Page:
Only six weeks went by between the Taormina G7 and Hamburg G20 meetings, which were both chaired by a major EU Member State. A substantive link between the two summits was therefore to be expected. Indeed, at least to some extent, a useful connection was set in motion. The results of these two events seem to suggest an informal – but organic – relation between the diplomatic and cooperative efforts of the much narrower and more homogeneous G7 with the G20 summit.
I have been writing about the G20 for seven years. The G20 has evolved substantially over that time, with an ever-broadening agenda that now covers issues far beyond those envisioned in the first G20 summits in Washington and London over 2008 and 2009, when the G20 was at its peak as a globally influential governance body. As a result, and in order to stay on top of the expanded agenda, the trend has been towards greater reliance by G20 Ministers and Leaders upon lower-level officials and bureaucrats to both prepare and even draft the main G20 outcome documents – particularly the final communique.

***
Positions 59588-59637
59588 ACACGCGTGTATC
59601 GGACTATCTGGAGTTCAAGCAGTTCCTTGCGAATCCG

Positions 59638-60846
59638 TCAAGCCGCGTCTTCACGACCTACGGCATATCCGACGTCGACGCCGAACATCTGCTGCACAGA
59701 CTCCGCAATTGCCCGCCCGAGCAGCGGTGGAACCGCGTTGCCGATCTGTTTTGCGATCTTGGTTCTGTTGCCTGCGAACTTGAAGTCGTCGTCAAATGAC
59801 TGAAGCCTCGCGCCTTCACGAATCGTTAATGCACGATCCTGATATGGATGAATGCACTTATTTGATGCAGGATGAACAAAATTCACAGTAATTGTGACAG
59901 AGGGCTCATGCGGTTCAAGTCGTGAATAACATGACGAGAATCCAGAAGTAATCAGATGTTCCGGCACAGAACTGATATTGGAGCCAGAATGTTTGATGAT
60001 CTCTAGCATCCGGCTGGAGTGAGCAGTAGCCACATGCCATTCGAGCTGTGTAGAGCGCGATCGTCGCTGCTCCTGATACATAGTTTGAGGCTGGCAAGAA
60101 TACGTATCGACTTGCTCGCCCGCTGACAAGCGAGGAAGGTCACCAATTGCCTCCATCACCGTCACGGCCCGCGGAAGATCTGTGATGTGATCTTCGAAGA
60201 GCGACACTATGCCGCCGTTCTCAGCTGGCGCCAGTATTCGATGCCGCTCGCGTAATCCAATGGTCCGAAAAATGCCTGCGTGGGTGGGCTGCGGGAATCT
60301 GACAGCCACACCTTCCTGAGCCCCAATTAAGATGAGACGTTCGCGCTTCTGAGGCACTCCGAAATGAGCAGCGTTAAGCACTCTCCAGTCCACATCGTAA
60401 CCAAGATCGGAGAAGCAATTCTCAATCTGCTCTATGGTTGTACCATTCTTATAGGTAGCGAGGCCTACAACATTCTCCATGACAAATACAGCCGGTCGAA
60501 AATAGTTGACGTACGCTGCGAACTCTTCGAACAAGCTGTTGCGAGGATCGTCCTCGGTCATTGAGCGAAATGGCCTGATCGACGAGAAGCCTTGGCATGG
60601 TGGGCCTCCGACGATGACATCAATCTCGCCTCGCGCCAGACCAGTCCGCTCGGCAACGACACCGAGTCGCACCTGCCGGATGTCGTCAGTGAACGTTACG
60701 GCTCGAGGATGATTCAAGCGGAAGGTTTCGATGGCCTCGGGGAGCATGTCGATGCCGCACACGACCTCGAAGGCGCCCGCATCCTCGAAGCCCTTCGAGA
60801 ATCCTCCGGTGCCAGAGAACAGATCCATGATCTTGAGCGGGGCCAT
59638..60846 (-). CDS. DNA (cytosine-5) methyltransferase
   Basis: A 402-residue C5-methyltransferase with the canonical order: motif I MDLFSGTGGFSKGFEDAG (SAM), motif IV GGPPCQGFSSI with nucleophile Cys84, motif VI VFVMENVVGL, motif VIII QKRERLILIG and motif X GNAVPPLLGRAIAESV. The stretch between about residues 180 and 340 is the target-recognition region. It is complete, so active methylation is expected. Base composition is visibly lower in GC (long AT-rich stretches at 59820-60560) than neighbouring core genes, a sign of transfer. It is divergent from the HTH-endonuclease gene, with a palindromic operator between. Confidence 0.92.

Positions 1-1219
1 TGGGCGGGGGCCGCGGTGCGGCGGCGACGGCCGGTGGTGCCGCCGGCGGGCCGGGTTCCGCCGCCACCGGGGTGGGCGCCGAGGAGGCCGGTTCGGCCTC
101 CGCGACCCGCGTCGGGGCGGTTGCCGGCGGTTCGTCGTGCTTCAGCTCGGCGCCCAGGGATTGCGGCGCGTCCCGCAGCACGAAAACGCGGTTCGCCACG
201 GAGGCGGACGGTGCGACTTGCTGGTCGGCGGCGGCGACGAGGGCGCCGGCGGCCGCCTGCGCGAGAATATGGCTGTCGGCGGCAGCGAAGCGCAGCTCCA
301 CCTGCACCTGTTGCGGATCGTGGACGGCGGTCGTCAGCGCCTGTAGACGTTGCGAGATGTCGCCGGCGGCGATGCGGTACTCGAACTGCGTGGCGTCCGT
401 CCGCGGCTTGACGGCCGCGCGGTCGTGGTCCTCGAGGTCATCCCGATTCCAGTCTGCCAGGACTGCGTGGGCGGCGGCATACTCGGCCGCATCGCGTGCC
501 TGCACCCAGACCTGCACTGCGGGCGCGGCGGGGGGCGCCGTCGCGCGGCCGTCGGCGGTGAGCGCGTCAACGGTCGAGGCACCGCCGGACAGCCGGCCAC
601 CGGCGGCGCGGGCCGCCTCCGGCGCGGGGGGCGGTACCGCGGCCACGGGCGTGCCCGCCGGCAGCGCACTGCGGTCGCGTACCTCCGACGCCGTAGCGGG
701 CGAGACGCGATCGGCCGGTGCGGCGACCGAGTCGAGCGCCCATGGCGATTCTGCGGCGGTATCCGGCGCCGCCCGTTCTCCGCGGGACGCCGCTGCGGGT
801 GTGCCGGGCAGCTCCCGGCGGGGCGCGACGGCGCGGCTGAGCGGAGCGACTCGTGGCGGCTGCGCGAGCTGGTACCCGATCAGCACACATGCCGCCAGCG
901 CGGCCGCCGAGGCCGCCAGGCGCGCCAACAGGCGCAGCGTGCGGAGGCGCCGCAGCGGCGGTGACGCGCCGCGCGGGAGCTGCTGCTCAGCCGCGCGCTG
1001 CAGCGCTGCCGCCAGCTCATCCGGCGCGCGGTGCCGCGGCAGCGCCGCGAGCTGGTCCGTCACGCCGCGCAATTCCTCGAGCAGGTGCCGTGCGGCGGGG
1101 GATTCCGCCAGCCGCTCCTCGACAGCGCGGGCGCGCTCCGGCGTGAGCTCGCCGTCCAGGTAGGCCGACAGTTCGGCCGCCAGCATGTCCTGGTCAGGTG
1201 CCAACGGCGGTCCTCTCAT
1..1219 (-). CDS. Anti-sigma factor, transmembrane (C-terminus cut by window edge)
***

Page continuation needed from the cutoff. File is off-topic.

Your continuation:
Enhancing the role of Multilateral Development Banks (MDBs) in sustainable global economic development has been an important issue for G20 leaders since their first meeting in 2008. For leaders, the primary purpose of revitalizing the MDBs was to counter the cyclical effects of the crisis. As the subprime crisis receded, the focus of leaders and the overall G20 agenda since 2010 has shifted towards growth, for which infrastructure financing has been highlighted as a key driver.